|The pedimental sculptures depicted the Gigantomachy, the battle between the Olympian gods and the Giants or Titans. Here Athena, striding forwards to the right, uses her snake-fringed aegis as a weapon against a Giant. She wears the aegis over her left arm, which is stretched out before her, and in her left hand she holds one of the snakes. The right arm of the statue is missing. This scene, as depicted in other Greek art objects shows the goddess, brandishing a spear in her right hand, defeating the Titan Encelados (see image below).
Drawing of a black-figure painting of Athena, with the aegis but without the Gorgoneion,
defeating the Titan Encelados. The names of the two combatants are inscribed above the
Titan's head and to his right. Athena pushes her aegis into the Titan's face so that he is bitten
by its deadly snakes. Encelados' large round shield is decorated with a triskelion, symbol of
Sicily, where he was swallowed by Aetna. A falcon or hawk seems to combat Minerva's owl.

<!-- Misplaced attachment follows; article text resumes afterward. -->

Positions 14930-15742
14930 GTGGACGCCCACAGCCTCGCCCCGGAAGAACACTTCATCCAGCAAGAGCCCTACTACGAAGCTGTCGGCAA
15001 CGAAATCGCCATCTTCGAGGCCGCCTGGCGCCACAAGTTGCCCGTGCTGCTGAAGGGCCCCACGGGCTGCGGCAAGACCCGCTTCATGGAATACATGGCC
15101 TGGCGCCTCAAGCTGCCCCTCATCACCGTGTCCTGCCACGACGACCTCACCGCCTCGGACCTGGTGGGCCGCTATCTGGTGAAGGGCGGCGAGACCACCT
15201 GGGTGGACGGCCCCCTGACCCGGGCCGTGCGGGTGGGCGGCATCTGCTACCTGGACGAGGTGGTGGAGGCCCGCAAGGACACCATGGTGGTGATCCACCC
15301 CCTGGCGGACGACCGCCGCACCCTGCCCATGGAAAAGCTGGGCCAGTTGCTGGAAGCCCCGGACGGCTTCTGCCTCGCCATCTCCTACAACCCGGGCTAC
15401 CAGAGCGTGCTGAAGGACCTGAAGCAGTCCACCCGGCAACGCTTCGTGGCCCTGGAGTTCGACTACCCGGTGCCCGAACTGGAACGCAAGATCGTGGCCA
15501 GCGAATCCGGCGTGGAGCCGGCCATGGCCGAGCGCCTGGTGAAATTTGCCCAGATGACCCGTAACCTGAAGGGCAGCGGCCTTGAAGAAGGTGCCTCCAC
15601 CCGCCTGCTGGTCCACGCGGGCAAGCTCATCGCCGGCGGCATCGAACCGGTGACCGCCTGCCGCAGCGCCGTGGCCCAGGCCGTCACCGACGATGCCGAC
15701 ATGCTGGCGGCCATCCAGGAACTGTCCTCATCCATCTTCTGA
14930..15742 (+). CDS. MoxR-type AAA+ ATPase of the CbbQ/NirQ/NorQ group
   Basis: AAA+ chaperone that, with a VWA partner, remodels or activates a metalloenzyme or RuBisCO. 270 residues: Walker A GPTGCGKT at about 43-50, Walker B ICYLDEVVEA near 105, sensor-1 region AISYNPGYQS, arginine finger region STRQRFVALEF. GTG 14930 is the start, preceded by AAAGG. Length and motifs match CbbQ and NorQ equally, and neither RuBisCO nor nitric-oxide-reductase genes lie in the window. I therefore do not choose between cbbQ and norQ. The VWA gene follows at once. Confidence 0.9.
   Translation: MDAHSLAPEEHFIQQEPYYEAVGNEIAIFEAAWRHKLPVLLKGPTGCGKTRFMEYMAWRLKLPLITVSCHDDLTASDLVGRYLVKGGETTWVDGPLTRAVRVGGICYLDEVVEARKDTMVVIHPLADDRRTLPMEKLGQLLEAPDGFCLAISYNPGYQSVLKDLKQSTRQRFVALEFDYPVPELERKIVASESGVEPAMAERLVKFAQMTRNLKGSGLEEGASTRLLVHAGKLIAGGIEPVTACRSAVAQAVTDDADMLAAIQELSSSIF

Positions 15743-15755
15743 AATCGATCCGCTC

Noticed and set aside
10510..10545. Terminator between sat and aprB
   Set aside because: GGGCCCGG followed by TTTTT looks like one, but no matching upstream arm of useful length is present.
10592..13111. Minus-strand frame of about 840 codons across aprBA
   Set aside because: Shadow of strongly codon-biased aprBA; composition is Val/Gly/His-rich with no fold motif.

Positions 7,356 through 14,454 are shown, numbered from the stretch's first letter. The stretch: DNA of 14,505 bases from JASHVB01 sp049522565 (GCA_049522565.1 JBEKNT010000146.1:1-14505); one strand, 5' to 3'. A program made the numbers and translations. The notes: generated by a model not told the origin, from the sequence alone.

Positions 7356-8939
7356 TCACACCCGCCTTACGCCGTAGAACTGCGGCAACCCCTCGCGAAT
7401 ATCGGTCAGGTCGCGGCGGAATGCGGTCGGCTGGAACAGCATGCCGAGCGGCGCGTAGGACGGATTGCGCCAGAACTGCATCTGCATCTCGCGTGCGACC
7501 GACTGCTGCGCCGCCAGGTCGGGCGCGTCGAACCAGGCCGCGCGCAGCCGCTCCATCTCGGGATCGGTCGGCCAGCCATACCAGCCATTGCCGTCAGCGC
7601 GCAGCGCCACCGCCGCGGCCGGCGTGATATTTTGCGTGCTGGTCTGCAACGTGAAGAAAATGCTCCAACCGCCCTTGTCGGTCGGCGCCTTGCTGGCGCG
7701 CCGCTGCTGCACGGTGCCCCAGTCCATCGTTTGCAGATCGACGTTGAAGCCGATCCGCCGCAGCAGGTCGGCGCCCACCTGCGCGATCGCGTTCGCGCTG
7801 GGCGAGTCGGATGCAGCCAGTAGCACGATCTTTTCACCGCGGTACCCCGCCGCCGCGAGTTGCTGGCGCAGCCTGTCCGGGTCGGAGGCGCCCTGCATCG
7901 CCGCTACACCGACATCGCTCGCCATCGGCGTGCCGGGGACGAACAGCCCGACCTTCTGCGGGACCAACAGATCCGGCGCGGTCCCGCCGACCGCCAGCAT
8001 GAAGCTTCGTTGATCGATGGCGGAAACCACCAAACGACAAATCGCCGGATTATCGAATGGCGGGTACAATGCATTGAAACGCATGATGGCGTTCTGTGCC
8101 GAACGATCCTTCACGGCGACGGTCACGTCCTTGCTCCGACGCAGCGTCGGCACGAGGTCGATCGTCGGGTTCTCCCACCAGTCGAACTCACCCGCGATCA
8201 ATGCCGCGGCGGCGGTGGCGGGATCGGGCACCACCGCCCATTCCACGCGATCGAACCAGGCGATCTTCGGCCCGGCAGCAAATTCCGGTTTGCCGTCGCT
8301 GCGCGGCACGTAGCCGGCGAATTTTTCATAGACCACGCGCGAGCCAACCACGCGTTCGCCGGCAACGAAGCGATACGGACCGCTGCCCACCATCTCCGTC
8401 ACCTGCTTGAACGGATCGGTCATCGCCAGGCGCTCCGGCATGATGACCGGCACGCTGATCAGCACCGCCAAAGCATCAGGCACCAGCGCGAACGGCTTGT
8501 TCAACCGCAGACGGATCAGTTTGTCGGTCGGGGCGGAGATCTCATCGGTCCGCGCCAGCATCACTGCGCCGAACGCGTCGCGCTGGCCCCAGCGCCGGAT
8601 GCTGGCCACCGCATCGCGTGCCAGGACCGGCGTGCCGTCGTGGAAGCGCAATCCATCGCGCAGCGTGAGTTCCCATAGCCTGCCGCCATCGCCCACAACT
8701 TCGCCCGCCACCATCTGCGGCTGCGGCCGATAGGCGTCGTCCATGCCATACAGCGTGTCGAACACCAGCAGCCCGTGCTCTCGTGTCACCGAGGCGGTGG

Source: lithograph by Kaeppelin of a painting on an amphora from Tyre
in Rouen Museum, France. In: Charles Lenormant and J. de Witte,
Elite des monuments céramographiques, Volume I, Plate 8. Leleux, Paris, 1844.
The illustrations and information about the Gorgon Medusa from this page can now be seen on the Gorgon Medusa pages in the MFP People section.
3. Gold stater of Athena as Palladion from Pergamon?
"But there came a phantom, as it seemed to us onlookers,
of Pallas, with plumed helm, brandishing a spear."
Euripides (circa 480-406 BC), Heracles, lines 1002-1003.
These staters are very rare, and while there is no direct evidence of their origin, some numismatologists believe they were minted in or around Pergamon (Mysia), perhaps as early as 334-332 BC, while Alexander the Great was still campaigning against the Persians in Anatolia (Asia Minor), before his victories gave him control over the area and allowed him to mint his own imperial coinage there. This may explain the depiction of Herakles wearing the skin of a lion's head on the obverse side, as on other coins issued by Alexander. On later coins of his successors, the Hellenistic rulers in Greece and Asia, Alexander was depicted as Herakles (see the article on the Alexander the Great page in the MFP People section).